|Distance||119.55 kms||74.56 miles|
|Climbed||365 meters||1,198 feet|
|Ride time (hours)||7.29||-|
|Avg speed||16.3 kph||-|
|Distance||6,019.61 kms||3,740.65 miles|
|Climbed||59,079 meters||193,829 feet|
|Ride time (hours)||449.09||-|
Sunday, February 17th, 2013
Lots of noises last night: dogs barking, mules braying, horses whinnying, 2-cycle motorcycles cruising the main road... the price you pay for civilization. It was worth the shower and shave. The campground owner let me name my own price when I went to pay; that's a first. Really nice people, I wish them luck on their plans for a new house and restaurant on the campground.
The first town of the day was San José. I didn't find too much there, everyone seemed to be at church, so I continued on to Santa María. It's a pretty good-sized town, I went for a café with croissants on the main square, then a trip to the vegetable stand and the supermarket.
The rest of the day entailed following the valley north, across many washes flowing over the road. Towards the end of the day the landscaped changed from all desert to desert with vineyards. I've been riding through poor, dusty towns since I came down from the mountains over a week ago so the change in architecture and infrastructure that accompanied the arrival of the vineyards was striking. Everything here smells of money... it could have been the Loire or Nappa Valley. From here on Ruta 40 took on the incongruous name of "Ruta del Vino". It's Ruta 40, the queen of the pampa, not the wine road!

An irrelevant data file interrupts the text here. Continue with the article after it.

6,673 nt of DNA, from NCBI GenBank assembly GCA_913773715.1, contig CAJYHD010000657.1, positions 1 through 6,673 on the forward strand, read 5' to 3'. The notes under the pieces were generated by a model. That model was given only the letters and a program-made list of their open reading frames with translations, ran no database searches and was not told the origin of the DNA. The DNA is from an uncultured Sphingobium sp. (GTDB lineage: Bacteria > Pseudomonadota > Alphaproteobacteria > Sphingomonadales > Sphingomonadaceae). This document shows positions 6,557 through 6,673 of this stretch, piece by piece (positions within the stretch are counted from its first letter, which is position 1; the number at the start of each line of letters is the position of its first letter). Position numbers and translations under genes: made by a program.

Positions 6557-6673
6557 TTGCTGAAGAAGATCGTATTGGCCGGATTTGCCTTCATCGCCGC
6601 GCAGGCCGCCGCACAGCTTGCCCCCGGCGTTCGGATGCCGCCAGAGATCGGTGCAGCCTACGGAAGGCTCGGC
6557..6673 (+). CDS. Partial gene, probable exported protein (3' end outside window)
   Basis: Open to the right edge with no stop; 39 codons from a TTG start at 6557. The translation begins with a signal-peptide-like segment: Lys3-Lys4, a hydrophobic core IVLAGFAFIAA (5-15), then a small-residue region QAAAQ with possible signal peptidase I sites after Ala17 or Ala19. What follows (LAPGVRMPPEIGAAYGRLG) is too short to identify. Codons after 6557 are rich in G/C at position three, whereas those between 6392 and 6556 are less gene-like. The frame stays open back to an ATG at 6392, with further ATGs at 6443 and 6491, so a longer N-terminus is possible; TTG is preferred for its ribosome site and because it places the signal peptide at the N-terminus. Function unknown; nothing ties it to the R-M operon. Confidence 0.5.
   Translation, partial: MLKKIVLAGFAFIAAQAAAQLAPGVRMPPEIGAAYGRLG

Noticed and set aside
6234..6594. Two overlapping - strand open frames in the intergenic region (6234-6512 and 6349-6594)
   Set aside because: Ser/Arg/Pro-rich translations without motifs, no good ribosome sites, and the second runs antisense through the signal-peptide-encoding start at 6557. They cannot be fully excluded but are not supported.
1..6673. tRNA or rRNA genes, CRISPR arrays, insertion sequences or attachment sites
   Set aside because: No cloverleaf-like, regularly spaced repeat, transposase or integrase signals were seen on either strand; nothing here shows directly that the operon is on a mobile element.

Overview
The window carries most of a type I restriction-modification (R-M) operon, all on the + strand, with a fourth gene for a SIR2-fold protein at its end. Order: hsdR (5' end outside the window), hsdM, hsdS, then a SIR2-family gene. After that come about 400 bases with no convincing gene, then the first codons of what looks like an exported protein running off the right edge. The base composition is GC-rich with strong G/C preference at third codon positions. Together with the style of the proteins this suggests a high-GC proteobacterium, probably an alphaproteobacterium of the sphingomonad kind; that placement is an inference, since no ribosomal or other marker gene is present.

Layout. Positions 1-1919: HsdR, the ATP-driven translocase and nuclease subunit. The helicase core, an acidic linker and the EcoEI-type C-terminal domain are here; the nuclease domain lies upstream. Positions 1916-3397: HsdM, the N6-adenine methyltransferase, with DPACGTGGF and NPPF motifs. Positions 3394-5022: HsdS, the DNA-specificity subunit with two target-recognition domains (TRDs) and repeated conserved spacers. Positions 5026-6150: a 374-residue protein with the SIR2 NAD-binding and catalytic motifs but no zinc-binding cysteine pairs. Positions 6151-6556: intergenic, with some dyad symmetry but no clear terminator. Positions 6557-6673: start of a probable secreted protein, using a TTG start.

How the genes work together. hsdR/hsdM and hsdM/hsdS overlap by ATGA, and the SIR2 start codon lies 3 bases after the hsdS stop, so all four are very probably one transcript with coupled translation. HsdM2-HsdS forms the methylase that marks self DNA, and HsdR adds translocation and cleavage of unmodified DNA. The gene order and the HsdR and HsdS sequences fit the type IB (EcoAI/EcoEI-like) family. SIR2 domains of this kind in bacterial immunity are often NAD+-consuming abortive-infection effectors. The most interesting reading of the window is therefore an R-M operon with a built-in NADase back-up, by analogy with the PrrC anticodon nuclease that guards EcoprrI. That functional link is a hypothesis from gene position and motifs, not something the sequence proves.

The headwinds really picked up after 5 and I crawled into Cafayate. It's a totally different scene here, much more akin to Bariloche with tourists, campgrounds, and hotels than the wind-swept towns of La Rioja and Catamarca. I was originally planning on getting a site in a campground but they looked packed and I knew it would be near impossible to get a night's sleep in a packed Argentine campground. Riding through town I saw a hostel and got a bed. I made dinner then spent the rest of the evening working on the bike. I broke a spoke on the rear wheel at some point in the last few days. I was missing one tool to get the cassette off, I'm carrying a chain whip that has a socket for the cassette key on one side but it obviously can't hold the cassette and turn the key at the same time... I ended up using my spare chain to hold the cassette while I stood on it, then used the wrench on the chain whip to loosen the cassette lock. I replaced the spoke and it looks pretty good, I'll have to true the wheel tomorrow. The whole time I was working I talked to Siobahn (spelling?) from Ireland who is doing an around-the-world trip. She started in Central America and will so soon be heading to Australia then Asia.
The hostel is hopping, the guitars are out, hopefully there will be some sleep to come...
No flats today! Nice to be riding on brand new tires.